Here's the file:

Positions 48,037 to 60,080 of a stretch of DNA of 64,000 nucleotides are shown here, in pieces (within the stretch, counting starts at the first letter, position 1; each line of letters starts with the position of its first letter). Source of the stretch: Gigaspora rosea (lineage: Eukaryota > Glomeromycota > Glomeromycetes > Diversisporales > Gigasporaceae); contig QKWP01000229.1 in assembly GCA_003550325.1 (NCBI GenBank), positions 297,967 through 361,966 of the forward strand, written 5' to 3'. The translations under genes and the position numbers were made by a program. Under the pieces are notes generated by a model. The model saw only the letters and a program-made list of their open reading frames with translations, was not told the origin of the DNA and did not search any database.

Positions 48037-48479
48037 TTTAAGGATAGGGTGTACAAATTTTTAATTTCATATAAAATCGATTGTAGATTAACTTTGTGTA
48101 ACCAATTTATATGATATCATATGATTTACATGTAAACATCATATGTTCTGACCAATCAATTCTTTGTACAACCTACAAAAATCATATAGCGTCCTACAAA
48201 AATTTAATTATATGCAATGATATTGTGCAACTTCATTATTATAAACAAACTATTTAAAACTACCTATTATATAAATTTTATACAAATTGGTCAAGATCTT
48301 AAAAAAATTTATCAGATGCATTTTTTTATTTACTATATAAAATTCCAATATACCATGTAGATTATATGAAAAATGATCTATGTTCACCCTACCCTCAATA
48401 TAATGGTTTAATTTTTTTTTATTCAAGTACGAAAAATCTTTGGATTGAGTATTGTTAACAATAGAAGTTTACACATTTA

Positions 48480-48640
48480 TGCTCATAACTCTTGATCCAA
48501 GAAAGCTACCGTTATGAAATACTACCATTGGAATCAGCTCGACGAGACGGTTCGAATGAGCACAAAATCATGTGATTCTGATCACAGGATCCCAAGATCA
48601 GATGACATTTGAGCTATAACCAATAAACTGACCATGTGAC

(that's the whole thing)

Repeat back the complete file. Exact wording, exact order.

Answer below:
Positions 48,037 to 60,080 of a stretch of DNA of 64,000 nucleotides are shown here, in pieces (within the stretch, counting starts at the first letter, position 1; each line of letters starts with the position of its first letter). Source of the stretch: Gigaspora rosea (lineage: Eukaryota > Glomeromycota > Glomeromycetes > Diversisporales > Gigasporaceae); contig QKWP01000229.1 in assembly GCA_003550325.1 (NCBI GenBank), positions 297,967 through 361,966 of the forward strand, written 5' to 3'. The translations under genes and the position numbers were made by a program. Under the pieces are notes generated by a model. The model saw only the letters and a program-made list of their open reading frames with translations, was not told the origin of the DNA and did not search any database.

Positions 48037-48479
48037 TTTAAGGATAGGGTGTACAAATTTTTAATTTCATATAAAATCGATTGTAGATTAACTTTGTGTA
48101 ACCAATTTATATGATATCATATGATTTACATGTAAACATCATATGTTCTGACCAATCAATTCTTTGTACAACCTACAAAAATCATATAGCGTCCTACAAA
48201 AATTTAATTATATGCAATGATATTGTGCAACTTCATTATTATAAACAAACTATTTAAAACTACCTATTATATAAATTTTATACAAATTGGTCAAGATCTT
48301 AAAAAAATTTATCAGATGCATTTTTTTATTTACTATATAAAATTCCAATATACCATGTAGATTATATGAAAAATGATCTATGTTCACCCTACCCTCAATA
48401 TAATGGTTTAATTTTTTTTTATTCAAGTACGAAAAATCTTTGGATTGAGTATTGTTAACAATAGAAGTTTACACATTTA

Positions 48480-48640
48480 TGCTCATAACTCTTGATCCAA
48501 GAAAGCTACCGTTATGAAATACTACCATTGGAATCAGCTCGACGAGACGGTTCGAATGAGCACAAAATCATGTGATTCTGATCACAGGATCCCAAGATCA
48601 GATGACATTTGAGCTATAACCAATAAACTGACCATGTGAC